Entries in The 80/20 Rule (1)
I just read about the Pareto Principle also known as the 80/20 rule. Now there are a lot of things you can apply the 80/20 rule in photography like focusing on the fundamentals first like composition, exposure, etc. but today we will be talking about the ratio of information and practice.
I posted about being an information junkie a few weeks ago. It was about being a person who gathers a lot of information and not actively applying what is learned. I admit that I am guilty for talking a lot about photography in forums, reading technical books, talking about gear and not photographing for periods of time. Yes, I have been there and maybe this applies to you also. = )
I ended up being a consumer in photography and not a producer of photographs. We consume information and buy tons gear yet there is little output when it comes to actually making photographs. This is when I decided to fuse photography and the 80/20 rule.
The idea is to go out there and spend more time photographing rather than spending the day gathering information about photography. Maybe for the one hour spent in forums and reading about photography, you spend four hours or so photographing. The end result is gaining reference experience; I will talk more about this concept in future posts.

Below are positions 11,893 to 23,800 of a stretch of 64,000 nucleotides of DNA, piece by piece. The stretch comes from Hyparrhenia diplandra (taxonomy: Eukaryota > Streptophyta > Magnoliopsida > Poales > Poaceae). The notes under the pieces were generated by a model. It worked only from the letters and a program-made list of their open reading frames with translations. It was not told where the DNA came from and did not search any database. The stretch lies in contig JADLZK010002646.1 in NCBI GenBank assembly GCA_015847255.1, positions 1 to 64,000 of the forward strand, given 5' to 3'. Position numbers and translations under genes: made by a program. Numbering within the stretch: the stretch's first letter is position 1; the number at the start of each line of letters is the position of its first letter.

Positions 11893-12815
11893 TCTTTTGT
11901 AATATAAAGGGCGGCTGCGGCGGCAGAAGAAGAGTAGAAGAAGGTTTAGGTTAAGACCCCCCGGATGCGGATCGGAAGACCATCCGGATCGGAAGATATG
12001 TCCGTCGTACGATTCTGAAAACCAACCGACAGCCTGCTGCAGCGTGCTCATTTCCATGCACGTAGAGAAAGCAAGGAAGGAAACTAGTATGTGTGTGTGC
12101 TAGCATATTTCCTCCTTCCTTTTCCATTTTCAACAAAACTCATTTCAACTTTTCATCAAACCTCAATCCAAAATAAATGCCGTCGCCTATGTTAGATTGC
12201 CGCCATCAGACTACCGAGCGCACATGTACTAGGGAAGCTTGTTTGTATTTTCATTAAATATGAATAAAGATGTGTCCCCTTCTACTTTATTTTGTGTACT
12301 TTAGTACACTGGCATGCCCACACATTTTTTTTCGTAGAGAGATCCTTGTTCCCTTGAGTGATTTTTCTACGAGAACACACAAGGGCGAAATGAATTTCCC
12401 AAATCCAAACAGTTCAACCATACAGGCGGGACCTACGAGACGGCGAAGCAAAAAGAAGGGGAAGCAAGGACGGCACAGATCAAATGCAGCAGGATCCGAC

The idea is to keep the ratio close to 80/20 or more like 90/10. That is what I have been noticing on some of the best photographers that I see the in forums. They ask questions, they get the information that they need for the situation and then they are out photographing for a month or so until they ask questions and post again.
Another perspective is on a normal day you might spend 80 percent of the day photographing and only get 20 percent of finding and capturing great moments in the street. Or maybe on a good day there happens to be two good photographs after spending thirty six shots on each roll of film.
The change in ratio will come with diligent practice, time and experience. The ratio changes in your favor the more you actively practice like spending less time but getting the right photographs or having great pictures and less duds in your rolls of film.
In the end, you have to keep a healthy balance when it comes to information and spending time practicing photography. There are more examples on how we can apply the 80/20 rule when if comes to photography. Can you think of more examples?